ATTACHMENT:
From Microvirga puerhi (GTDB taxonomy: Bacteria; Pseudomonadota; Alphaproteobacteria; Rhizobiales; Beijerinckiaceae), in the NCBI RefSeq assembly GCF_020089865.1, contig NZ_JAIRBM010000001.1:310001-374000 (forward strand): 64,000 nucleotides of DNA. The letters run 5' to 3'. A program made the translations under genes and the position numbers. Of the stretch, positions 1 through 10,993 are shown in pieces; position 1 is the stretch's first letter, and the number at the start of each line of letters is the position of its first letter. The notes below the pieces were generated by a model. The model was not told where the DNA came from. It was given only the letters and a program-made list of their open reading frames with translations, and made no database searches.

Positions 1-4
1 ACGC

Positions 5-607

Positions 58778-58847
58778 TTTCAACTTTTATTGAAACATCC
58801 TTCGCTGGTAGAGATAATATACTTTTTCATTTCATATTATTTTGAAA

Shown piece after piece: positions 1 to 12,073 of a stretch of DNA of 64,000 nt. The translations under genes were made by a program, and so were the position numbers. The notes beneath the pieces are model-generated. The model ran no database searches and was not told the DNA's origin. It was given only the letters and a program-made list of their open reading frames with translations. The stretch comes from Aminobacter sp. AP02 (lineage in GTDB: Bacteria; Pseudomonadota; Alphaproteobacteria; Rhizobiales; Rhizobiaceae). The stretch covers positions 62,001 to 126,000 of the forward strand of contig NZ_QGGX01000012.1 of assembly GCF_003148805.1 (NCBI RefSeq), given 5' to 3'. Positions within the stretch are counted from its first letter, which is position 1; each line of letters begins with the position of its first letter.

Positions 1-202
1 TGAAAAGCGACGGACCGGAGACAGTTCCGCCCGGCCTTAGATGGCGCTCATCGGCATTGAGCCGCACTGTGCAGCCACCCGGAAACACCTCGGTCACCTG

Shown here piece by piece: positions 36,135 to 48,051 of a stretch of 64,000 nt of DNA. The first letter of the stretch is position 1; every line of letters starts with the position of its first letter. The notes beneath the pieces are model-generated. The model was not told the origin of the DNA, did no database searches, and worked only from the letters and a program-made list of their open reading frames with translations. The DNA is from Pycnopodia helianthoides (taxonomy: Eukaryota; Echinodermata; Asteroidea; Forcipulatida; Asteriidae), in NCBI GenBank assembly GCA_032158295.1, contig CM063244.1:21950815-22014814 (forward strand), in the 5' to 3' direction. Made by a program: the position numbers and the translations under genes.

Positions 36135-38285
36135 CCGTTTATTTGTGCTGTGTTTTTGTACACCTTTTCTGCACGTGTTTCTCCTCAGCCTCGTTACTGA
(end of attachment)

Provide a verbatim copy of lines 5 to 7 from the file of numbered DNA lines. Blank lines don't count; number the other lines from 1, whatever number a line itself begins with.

Positions 58778-58847
58778 TTTCAACTTTTATTGAAACATCC
58801 TTCGCTGGTAGAGATAATATACTTTTTCATTTCATATTATTTTGAAA